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What is a Superhero?

Tricia Christensen
Updated May 23, 2024
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The superhero is often called a unique American phenomenon. Inspired by comic books, particularly the Superman series in the early 1930s, superheroes with superhuman strength and a desire to save the world became the stuff of many a child’s, and also numerous adults’ dreams and fantasies. Yet Superman was not the first literary character to which the term superhero could have been applied. Certainly many of the heroes from earlier literature: Gilgamesh, Beowulf, Hercules, Zorro (appearing first in 1919), Sir Lancelot, and others were superhero types.

What made the American take on the superhero unique, at least in its onset, was an attempt to scientifically explain why the superhero had special powers. In Superman’s case, he is actually an alien, and was born on the planet Krypton. He can fly, see through metal (except lead), has extraordinary strength and speed.

The superhero is usually someone who must live a dual existence, concealing his super powers from the world. This idea is not exactly new either; Zorro wears a mask to conceal his identity, and King Arthur spent time masquerading as the Black Knight. With early superheroes, the dual identity gave rise to a common feature — the awkward, frequently geeky character who never gets the girl. Clark Kent, Superman’s alter ego is an inadequate, fumbling and bumbling character. A few superheroes lack a secret identity, like the group who makes up the Fantastic Four.

Superman is a born superhero, as opposed to those who are made superheroes. Others are mere earthlings who derive their superpowers from exposure to toxic chemicals, poisonous bites from insects (Spiderman), or genetic mutations (X-Men). A few superheroes do not have special abilities, but instead are effective because of their manipulation of science. Batman is considered a superhero, but relies mainly on fancy gadgets and superior understanding of science, as well as martial arts skills to fight crime. Zorro when considered a superhero is simply a gifted and intelligent athlete and superior swordsman.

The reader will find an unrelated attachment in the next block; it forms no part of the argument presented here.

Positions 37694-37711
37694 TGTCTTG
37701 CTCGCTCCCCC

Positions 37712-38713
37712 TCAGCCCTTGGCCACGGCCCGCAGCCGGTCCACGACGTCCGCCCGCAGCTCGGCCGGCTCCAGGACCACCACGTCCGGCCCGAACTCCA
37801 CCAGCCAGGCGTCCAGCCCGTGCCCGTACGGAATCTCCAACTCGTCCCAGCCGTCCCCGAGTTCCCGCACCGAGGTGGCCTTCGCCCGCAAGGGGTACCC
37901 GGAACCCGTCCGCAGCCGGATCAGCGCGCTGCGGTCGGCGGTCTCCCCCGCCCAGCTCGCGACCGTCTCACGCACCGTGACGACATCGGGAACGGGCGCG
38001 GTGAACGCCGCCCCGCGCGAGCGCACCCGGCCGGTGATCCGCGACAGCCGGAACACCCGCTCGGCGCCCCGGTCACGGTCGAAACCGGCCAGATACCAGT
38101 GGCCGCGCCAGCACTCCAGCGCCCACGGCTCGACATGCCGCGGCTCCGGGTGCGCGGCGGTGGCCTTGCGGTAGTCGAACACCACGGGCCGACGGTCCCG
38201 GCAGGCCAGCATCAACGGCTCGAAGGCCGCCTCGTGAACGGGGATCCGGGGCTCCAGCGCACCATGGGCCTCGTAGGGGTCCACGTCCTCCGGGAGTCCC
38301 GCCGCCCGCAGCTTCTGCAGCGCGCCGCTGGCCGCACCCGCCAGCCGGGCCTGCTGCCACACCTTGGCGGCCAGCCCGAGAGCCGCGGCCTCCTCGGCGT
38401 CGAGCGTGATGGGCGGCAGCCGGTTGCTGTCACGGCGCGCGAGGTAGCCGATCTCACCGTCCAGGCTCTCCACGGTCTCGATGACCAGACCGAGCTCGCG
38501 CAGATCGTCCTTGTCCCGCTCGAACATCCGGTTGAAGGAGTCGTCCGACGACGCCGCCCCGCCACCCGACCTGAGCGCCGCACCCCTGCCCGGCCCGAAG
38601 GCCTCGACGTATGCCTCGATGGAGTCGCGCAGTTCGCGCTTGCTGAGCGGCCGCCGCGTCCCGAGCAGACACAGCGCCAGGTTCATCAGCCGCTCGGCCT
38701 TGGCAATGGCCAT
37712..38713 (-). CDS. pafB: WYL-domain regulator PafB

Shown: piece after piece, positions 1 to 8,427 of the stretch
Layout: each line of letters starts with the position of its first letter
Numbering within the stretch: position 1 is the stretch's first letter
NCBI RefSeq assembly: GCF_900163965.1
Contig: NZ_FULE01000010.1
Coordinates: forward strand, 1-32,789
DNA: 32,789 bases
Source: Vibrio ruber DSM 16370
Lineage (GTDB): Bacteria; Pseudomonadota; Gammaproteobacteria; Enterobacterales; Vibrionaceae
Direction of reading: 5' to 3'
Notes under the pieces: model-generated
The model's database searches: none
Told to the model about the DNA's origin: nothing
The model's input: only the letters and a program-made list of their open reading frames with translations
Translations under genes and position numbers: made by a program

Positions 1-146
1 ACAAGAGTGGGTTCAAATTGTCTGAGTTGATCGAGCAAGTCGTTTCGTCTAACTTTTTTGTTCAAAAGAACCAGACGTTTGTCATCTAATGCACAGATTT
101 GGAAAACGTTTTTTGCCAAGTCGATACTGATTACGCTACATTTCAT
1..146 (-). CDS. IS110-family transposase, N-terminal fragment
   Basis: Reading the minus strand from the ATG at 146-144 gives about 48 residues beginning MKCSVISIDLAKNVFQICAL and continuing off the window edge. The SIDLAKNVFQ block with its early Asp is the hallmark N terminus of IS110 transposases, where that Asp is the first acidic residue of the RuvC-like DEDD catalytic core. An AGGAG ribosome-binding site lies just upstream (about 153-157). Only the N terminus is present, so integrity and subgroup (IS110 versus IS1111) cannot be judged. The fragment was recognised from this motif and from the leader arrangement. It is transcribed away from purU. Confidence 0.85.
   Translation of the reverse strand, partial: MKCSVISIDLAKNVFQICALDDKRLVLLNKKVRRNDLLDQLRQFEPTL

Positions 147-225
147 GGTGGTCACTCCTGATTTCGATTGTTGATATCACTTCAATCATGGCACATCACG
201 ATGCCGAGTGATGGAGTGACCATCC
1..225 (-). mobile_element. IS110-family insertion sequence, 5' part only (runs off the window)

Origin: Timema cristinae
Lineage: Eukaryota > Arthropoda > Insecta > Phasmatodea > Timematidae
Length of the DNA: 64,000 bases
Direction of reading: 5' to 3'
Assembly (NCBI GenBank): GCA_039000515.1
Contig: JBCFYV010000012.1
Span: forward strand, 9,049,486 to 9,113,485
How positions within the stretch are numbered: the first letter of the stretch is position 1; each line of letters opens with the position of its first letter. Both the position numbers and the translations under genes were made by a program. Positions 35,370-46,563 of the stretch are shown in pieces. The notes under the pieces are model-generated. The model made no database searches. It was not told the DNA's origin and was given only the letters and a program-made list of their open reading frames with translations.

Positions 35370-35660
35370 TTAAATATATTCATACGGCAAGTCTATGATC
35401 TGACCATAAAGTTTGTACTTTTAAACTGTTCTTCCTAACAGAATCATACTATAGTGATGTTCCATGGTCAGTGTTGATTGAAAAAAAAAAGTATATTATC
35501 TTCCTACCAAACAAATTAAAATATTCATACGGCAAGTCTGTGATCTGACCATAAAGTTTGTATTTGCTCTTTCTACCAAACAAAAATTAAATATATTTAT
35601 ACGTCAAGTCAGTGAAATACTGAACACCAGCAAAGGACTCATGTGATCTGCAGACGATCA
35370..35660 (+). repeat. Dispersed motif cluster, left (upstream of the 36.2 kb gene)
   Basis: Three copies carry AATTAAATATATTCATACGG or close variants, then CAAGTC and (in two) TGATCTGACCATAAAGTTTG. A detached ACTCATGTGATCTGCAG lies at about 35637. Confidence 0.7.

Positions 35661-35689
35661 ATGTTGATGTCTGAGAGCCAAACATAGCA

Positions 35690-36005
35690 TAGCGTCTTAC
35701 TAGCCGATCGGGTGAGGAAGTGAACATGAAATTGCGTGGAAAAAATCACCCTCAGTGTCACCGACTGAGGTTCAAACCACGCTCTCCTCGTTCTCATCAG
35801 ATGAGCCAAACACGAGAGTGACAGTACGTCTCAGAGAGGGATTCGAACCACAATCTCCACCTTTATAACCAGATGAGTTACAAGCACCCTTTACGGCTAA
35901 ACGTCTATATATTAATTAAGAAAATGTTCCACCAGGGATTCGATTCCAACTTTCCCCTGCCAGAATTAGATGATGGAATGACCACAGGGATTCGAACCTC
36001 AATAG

Most superheroes sprung to life in the pages of comic books, and very quickly, the superhero genre began to change. Though there were many ideal Superman types, with extremely upright moral principles (Spiderman, Wonder Woman), morally conflicted superheroes also began to emerge. For example, Batman, in certain interpretations sometimes is portrayed as extremely dark, and certainly some of the X-men can barely be called heroes. The Hulk is another example of a superhero who is sometimes overwhelmed by his own power.

Virtually all superhero types suffer a high degree of angst, and in addition to average crime fighting, usually battle against mortal enemies, who may also have superhuman abilities. Most are condemned to live secretive lives and have extremely poor relationship records. The superhero also fights alone, though comic books have spawned a few superhero groups, and have also grouped well-known superheroes together into crime fighting organizations like the Justice League.